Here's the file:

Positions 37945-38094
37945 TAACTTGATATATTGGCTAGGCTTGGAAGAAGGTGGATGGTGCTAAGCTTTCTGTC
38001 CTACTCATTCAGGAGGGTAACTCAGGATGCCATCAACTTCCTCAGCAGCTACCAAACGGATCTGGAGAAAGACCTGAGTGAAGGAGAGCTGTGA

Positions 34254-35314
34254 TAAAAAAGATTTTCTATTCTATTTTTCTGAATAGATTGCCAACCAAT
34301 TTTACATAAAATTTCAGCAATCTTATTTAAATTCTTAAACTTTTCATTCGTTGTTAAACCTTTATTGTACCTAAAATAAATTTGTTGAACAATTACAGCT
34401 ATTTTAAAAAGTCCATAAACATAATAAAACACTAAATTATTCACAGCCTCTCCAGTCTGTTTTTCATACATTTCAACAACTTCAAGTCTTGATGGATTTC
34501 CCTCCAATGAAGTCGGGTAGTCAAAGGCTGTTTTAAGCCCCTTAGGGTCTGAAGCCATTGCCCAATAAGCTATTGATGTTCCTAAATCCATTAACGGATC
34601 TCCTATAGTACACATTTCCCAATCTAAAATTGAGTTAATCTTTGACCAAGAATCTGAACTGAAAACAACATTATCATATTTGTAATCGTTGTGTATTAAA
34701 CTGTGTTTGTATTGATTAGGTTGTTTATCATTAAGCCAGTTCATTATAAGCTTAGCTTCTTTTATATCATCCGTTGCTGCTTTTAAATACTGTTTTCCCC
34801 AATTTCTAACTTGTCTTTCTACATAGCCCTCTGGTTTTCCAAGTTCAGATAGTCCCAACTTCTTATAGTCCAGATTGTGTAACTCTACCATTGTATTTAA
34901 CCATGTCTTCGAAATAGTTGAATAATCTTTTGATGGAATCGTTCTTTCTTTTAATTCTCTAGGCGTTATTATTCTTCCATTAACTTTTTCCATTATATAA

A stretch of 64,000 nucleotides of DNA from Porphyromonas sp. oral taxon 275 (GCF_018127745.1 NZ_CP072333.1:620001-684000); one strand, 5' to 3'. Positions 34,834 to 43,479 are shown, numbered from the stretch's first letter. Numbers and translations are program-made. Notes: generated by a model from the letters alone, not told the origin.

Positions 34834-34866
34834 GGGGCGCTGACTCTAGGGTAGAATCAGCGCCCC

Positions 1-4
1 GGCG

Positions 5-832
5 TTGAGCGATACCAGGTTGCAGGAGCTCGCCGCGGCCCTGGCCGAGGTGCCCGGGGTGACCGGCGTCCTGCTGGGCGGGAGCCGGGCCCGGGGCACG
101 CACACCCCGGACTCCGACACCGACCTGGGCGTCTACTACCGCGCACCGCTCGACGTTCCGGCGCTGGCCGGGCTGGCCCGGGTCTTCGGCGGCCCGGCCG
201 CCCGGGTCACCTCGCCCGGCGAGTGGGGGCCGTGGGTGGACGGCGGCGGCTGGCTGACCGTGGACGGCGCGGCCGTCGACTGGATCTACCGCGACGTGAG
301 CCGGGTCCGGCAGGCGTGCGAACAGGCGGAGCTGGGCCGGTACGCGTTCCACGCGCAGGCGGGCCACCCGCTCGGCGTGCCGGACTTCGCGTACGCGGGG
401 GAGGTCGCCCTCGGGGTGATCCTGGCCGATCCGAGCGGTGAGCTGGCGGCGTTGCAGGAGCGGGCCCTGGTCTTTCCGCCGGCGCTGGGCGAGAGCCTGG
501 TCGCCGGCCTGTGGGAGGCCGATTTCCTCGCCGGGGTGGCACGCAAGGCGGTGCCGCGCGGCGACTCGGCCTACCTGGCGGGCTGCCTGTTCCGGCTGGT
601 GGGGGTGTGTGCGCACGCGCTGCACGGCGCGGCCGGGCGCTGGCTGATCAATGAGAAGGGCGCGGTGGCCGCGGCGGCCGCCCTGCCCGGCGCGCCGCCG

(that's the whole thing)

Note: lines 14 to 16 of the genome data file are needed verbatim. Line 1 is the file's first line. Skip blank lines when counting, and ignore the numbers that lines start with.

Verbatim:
Positions 34834-34866
34834 GGGGCGCTGACTCTAGGGTAGAATCAGCGCCCC

Positions 1-4